The title of this play, A Severed Head, is a key clue to the underlying themes. The “head” theme appears in the first act, when Alexander, after stopping at a gallery to pick up one of his sculptures, stops in at Martin’s house to offer condolence. Martin asks to see the sculpture, and Alexander unpacks a head of Antonia. Martin protests that it cannot be Antonia without her body, but Alexander answers that “heads are us most of all; they are the apex of our incarnation.” Further, he adds, “the head can represent the female genitals, feared not desired.”
Martin introduces the associated theme of power in his reply: “You’re a magician too, you know. You gain power over people by making images of them.” Power is an important issue in this play. Martin seems to have less power than the other men: He loses Antonia, then Georgie, and he is under Antonia and Palmer’s power through most of the play.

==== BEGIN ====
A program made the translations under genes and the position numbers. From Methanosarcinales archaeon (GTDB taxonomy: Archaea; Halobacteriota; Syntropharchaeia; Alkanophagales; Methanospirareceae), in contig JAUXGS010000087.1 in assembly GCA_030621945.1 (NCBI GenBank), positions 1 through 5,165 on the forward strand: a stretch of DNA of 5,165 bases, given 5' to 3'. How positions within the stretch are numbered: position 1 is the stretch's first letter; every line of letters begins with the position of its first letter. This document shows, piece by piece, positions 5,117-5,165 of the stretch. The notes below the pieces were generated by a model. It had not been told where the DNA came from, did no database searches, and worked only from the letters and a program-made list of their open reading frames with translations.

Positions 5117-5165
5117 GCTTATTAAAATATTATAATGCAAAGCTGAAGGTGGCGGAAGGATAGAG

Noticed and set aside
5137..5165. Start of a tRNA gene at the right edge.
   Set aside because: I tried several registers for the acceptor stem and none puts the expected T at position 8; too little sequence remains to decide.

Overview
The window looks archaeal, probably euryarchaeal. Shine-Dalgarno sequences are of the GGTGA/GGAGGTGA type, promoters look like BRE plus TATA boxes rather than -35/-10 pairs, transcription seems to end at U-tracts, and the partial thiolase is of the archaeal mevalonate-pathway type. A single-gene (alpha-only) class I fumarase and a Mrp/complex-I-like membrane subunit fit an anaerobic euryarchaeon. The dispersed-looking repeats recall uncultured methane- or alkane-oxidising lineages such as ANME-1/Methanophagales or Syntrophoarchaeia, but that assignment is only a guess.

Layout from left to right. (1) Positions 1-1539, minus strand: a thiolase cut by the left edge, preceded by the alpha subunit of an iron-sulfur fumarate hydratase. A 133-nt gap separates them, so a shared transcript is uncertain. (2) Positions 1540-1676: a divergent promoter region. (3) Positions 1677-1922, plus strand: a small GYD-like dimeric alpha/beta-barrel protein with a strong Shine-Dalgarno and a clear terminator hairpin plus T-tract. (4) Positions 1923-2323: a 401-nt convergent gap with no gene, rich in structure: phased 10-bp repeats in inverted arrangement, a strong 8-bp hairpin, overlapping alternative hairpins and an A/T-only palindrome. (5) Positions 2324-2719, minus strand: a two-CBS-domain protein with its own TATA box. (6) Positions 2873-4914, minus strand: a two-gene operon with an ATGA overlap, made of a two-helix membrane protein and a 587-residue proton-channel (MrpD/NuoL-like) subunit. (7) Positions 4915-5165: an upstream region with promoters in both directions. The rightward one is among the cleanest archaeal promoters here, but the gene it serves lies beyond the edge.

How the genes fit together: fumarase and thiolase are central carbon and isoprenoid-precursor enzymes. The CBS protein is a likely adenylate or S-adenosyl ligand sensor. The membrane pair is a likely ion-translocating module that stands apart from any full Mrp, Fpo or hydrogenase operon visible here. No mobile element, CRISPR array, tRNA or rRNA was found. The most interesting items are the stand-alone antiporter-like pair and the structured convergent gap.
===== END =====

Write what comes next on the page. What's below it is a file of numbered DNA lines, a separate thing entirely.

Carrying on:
As the play progresses it is apparent that Honor also has a great deal of power. She is the one who discovers the affair between Martin and Georgie and tells Palmer and Antonia. She is also the one who introduces Alexander and Georgie, which leads to their affair. She is a catalyst in the affairs of the others and does not hesitate to use her power. In act 3, when Martin professes his love and apprehension of her, which he believes is deeper than ordinary knowledge, she defines herself in mythic terms.I have become a...
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